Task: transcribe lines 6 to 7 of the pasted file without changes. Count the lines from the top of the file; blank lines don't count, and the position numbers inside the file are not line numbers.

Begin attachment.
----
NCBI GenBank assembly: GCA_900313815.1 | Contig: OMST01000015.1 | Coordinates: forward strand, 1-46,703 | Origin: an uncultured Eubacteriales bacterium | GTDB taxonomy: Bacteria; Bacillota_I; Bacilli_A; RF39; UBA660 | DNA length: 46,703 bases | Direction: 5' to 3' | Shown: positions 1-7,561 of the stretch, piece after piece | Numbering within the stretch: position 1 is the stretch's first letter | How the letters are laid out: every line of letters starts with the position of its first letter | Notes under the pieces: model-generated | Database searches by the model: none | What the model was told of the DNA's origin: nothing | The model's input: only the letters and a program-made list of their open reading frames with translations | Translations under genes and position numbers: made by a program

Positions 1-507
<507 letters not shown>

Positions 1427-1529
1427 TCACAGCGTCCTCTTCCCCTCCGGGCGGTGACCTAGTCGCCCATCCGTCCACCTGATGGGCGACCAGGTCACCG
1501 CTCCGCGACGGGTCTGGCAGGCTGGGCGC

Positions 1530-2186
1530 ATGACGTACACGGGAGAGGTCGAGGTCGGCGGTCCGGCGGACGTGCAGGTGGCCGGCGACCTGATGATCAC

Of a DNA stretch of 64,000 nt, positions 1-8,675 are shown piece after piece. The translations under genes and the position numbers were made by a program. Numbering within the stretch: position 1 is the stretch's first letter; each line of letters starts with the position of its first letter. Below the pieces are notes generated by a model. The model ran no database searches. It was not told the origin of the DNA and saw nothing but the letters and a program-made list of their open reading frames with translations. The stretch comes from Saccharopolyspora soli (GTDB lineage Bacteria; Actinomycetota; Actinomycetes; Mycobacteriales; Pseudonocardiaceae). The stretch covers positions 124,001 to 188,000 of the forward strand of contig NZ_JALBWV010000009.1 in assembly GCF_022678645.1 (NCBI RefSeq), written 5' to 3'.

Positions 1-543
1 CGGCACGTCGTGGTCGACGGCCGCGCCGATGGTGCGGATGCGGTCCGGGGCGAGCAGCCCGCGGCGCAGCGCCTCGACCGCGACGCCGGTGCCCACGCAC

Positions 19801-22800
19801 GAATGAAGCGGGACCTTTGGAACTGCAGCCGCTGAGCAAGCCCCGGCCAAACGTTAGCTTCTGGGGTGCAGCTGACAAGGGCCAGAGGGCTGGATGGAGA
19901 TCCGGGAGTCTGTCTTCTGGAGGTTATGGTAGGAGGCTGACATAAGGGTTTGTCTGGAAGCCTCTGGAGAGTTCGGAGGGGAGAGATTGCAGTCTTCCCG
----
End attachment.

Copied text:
1501 CTCCGCGACGGGTCTGGCAGGCTGGGCGC

Positions 1530-2186